(April 7, 2010)--Joycelyn Moody, UTSA Sue E. Denman Distinguished Chair in American Literature, was one of 35 people from around the world invited to participate in the 2010 Oxford Round Table Sessions at Lincoln College, a component of Oxford University in the United Kingdom.
The Oxford Round Table Sessions promote education, art, science, religion and charity by means of academic conferences and publication of scholarly papers.
Participants were nominated by colleagues, and Moody was one of three professors of literature included in the group. Other academic disciplines represented included nursing, political science, public policy, mathematics, fine arts, business administration, women's studies, philosophy and oceanography.
Moody commented and led a discussion on a paper on applications of biblical scripture about women at a faith-based college. She is the author of the book "Sentimental Confessions: Spiritual Autobiographies by 19th Century African-American Women."
"My experience with the Oxford Round Table was truly extraordinary and invigorating," said Moody. "The university community at Oxford generated a stimulating educational environment, and I felt privileged to engage with the impressive scholars who convened to discuss a broad range of diverse and complex issues facing women in the academy. Because we represented so many different backgrounds and disciplines, we had significant ideas to share with each other. That level of intellectual and international exchange is rare and thrilling."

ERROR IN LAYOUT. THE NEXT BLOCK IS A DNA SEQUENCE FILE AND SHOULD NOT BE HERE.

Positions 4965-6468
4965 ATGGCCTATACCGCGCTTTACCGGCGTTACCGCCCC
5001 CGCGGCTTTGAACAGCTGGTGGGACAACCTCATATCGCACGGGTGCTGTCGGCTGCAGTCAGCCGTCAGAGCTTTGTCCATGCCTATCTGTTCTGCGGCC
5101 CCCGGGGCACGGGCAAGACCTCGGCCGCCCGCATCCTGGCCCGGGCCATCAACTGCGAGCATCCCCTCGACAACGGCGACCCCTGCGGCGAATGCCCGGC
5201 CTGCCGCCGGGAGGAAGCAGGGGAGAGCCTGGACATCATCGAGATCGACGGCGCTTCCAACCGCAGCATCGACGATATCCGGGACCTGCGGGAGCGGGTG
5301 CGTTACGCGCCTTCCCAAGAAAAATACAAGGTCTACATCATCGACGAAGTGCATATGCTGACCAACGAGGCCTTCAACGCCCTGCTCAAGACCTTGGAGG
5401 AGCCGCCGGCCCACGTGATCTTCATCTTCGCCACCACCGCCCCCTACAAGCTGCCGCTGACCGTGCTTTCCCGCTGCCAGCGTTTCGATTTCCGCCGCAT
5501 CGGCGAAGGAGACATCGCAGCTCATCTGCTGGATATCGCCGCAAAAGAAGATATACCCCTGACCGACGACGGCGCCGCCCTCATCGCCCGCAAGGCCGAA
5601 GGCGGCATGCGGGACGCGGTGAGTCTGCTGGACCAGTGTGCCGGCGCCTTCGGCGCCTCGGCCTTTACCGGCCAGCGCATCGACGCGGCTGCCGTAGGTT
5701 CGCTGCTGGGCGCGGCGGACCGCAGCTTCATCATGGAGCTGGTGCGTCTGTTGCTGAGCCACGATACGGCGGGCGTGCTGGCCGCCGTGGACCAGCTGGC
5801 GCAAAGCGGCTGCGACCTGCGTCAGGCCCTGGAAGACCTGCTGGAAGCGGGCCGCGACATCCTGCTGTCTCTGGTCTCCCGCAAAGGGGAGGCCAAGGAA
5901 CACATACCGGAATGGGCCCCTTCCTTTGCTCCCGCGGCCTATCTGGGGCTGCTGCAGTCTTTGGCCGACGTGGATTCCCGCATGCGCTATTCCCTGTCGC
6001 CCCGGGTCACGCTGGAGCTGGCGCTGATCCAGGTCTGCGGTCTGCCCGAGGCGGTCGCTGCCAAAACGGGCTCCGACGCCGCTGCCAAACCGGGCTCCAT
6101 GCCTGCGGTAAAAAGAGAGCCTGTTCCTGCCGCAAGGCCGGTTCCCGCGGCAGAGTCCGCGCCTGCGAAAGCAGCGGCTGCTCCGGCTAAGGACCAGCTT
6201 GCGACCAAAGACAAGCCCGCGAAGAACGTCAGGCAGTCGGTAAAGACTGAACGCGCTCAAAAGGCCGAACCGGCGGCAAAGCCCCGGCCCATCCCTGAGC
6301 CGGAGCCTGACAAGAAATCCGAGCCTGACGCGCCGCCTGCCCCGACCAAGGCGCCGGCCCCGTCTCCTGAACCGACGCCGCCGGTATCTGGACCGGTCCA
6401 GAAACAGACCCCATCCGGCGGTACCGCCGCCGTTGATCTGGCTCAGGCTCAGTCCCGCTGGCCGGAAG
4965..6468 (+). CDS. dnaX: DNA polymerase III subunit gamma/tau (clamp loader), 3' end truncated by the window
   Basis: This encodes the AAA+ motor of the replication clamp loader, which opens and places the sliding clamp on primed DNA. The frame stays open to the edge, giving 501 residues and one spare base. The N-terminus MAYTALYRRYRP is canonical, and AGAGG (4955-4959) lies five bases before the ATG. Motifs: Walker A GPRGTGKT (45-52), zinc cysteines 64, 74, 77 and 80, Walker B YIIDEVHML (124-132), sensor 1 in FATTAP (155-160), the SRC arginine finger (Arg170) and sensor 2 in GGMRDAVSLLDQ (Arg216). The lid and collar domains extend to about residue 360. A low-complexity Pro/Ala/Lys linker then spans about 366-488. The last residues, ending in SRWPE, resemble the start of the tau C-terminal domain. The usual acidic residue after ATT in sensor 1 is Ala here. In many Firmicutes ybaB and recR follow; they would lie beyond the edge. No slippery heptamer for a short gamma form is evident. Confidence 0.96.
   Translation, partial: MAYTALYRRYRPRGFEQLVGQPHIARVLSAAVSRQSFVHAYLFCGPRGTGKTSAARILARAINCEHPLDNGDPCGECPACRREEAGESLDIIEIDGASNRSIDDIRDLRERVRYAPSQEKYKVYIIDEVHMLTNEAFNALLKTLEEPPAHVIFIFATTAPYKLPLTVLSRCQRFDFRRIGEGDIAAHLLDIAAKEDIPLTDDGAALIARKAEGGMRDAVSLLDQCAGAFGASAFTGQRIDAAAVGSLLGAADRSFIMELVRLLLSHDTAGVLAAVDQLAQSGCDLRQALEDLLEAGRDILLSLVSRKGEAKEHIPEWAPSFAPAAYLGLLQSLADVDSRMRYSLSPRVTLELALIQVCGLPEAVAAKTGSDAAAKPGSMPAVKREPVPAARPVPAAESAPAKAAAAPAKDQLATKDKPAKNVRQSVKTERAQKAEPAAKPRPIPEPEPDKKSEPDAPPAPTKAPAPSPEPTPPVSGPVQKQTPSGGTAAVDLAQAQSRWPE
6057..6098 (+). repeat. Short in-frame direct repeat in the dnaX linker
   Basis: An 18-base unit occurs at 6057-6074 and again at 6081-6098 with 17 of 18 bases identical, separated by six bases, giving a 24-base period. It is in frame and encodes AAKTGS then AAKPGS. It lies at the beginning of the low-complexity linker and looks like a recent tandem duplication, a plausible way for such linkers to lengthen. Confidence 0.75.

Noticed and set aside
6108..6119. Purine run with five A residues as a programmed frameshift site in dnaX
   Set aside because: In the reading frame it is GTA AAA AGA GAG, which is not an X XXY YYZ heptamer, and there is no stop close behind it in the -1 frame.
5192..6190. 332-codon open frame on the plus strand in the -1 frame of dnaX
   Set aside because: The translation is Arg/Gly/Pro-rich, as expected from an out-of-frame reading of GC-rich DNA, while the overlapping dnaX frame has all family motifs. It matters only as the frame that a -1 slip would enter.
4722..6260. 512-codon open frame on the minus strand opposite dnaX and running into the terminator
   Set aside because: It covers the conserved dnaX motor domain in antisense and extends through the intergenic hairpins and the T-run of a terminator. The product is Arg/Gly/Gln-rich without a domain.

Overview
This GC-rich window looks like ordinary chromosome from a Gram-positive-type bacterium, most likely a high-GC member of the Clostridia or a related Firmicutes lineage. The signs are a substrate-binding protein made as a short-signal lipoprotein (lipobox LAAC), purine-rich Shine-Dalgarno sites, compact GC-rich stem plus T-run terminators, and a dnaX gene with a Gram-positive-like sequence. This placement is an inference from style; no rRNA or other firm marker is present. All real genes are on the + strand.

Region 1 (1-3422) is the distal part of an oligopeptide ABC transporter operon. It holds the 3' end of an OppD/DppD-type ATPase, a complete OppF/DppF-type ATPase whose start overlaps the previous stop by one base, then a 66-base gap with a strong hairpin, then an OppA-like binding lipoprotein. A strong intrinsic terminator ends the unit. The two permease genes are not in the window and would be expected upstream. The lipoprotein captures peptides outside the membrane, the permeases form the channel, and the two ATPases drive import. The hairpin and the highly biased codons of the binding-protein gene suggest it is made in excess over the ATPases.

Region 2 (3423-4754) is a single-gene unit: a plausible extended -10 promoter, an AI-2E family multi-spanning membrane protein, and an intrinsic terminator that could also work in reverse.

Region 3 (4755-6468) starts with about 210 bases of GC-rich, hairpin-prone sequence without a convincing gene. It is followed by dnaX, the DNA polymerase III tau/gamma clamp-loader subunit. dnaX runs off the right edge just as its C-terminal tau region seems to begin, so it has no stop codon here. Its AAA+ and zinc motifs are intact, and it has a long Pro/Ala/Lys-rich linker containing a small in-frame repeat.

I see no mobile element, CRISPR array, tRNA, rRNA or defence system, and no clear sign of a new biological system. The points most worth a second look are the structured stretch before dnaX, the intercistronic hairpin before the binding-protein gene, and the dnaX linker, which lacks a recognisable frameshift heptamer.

The Round Table Sessions provide participants with the opportunity to network on a critical topic of scholarly interest or specialization and share research across various disciplines. In addition to the discussions, participants made local and regional trips to tour the Oxford city center, university grounds and Cotswolds, the site of Britain's lush sheep-grazing lands.
UTSA prides itself on giving students a well-rounded education. Combining a top-tier academic program with opportunities for personal growth prepares students to compete in a global economy. And that's not all. They learn to be informed and engaged citizens as well. At the heart of that academic program is an award-winning core curriculum.
For four consecutive years, UTSA has received an A-rating from the American Council of Trustees and Alumni for the caliber of its core curriculum. According to ACTA, UTSA requires its students to take six of the seven courses deemed "crucial" to a well-rounded education: composition, literature, U.S. government or history, economics, mathematics and science. Only a handful of other institutions in the U.S. are giving students these tools, which are needed to succeed in careers and the community.
Did you know? UTSA is one of only three Texas institutions and 23 in the United States to receive the highest rating for its core curriculum in the 2014-2015 edition of the ACTA's "What Will They Learn?" report.
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